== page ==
There is a case for an NHS constitution, but there are pitfalls to avoid when drafting one, according to a King's Fund report published today: Governing the NHS: Alternatives to an independent board.
The Prime Minister has indicated that he is considering plans for a new 'NHS constitution' as part of Lord Darzi's review of the NHS.
Niall Dickson, chief executive of the King's Fund, said: 'A constitution could provide real benefits but there are dangers if it is not thought through with care.
'A detailed list of patients' rights could become caught up in endless legal wrangling. On the other hand, a constitution which simply reiterates core principles or restates existing targets, such as 18-week waiting times, without any enforceable rights for patients would lack credibility.'
Yet the report goes on to argue that a constitution that sets out lines of accountability, as well as the roles and relationships in today's more devolved health care system, could help clarify what the NHS is designed to do and how it is governed. It could also place appropriate legal checks on ministerial and departmental decisions.
The report also concludes that as recent reforms have begun to increase the autonomy of health service organisations and reduce central government control, an independent board to manage the NHS would be unnecessary. Foundation trusts, GPs with new commissioning powers, regulatory bodies such as Monitor and the Healthcare Commission and NICE, who make decisions on acceptable treatment costs, are all examples of autonomous bodies involved in the running of NHS services.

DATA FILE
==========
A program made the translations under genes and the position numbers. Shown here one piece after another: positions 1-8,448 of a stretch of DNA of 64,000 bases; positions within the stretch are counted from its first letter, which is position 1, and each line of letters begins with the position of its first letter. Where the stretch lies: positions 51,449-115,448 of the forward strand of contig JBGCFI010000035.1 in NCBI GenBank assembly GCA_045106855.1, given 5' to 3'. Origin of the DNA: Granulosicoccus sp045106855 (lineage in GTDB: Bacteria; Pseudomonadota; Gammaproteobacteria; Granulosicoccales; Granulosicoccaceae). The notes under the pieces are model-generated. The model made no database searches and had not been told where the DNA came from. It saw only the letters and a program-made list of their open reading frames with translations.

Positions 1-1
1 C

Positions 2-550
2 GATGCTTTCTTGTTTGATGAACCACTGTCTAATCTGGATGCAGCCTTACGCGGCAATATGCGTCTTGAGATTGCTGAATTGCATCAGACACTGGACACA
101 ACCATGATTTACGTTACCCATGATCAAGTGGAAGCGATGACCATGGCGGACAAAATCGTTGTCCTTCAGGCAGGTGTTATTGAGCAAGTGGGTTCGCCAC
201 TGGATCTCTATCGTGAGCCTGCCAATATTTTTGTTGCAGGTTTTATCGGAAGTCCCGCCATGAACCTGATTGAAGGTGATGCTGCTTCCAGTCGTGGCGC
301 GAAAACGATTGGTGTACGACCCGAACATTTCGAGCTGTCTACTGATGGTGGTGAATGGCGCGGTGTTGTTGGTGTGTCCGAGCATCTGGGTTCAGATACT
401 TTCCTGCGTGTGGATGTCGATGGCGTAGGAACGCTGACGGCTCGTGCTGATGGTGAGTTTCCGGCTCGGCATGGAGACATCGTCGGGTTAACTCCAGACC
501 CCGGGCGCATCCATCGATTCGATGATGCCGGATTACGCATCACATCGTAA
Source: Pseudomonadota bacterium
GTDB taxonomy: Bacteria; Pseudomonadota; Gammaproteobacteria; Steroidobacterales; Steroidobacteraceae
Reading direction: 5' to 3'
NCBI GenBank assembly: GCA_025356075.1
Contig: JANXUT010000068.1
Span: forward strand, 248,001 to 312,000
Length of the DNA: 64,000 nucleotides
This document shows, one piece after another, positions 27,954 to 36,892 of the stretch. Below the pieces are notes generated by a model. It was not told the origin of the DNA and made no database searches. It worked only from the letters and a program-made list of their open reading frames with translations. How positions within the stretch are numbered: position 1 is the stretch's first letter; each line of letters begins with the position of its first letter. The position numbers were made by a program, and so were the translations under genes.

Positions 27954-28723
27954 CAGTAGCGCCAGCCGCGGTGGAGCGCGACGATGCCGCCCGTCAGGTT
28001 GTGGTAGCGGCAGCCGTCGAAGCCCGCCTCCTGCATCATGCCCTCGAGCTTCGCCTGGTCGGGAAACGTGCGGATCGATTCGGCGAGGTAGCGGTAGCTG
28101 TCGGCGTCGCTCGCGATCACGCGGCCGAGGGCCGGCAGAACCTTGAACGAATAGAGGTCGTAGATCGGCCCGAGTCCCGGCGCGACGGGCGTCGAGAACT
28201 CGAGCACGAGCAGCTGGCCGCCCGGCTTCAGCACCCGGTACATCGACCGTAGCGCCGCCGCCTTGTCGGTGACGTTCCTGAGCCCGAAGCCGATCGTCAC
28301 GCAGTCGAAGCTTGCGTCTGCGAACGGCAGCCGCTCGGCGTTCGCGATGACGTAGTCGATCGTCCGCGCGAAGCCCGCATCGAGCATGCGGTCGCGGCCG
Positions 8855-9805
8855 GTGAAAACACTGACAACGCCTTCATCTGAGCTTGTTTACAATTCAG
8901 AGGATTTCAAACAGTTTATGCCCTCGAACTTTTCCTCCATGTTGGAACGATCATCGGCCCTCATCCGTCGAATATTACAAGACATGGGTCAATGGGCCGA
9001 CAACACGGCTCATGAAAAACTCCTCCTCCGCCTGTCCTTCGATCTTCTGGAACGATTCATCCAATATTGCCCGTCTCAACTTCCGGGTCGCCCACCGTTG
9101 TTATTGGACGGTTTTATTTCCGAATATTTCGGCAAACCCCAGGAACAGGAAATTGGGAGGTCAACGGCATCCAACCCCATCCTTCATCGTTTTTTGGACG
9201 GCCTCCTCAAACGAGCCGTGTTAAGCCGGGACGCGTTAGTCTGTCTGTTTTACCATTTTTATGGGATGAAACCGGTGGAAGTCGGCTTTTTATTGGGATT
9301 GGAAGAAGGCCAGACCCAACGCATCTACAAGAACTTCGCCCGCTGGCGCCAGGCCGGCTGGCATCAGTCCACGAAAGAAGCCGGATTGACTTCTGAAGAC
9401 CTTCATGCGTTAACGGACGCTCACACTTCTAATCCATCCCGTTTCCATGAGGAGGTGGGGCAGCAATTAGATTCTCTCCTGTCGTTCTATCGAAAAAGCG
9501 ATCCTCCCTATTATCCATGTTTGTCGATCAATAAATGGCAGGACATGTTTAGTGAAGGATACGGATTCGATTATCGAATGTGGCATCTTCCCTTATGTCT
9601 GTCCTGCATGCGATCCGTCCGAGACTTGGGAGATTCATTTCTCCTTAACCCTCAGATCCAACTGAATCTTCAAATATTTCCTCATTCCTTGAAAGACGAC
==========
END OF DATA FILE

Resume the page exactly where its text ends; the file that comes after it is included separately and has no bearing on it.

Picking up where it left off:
Co-author of the report, Anna Dixon, acting director of policy at the King's Fund, said:
'People have legitimate concerns about excessive central control and the 'politicisation' of operational decisions in the NHS. There will always be short-term political pressures on whoever is making decisions, whether it is politicians or members of an independent board. However, recent reforms creating autonomous NHS providers, patient choice and devolved commissioning and delegated responsibility for regulation have shifted power over the day-to-day running of the NHS away from central government.'
Anna Dixon added:
'Those who propose an independent board to manage the NHS believe it necessary to reduce politicisation and micromanagement, but our assessment found those arguments unpersuasive. A board would be under the same pressures now faced by Ministers, especially media scrutiny, and it is hard to accept that decisions about such a large chunk of public spending should be made by an unelected, unaccountable board. The fact is that control of operations is shared among many bodies in the modern NHS meaning the Department of Health is no longer the sole, or main, source of rules and regulations that govern NHS organisations.
'This report sets out constructive ideas to help ensure that future decisions about health policy are more transparent, strategic and focused as much as possible on outcomes.'
The authors suggest some other measures that might be considered to help secure operational independence and ensure that decisions about the NHS are as free from short-term political pressures as is possible. These include:
- an explicit commitment to local decision-making where possible
- a stronger role for parliament – giving MPs more opportunities to debate health service reforms
- promoting better understanding of when responsibility lies with local managers rather than national figures
- improving transparency by requiring Ministers and the Department to make information on policy decisions, and the evidence underpinning them, available to the public
- strengthening local accountability – by increasing the clout of local authority oversight and scrutiny committees.
Read the report Governing the NHS: Alternatives to an independent board
Notes to editors:
- Download the full report on The King's Fund website.
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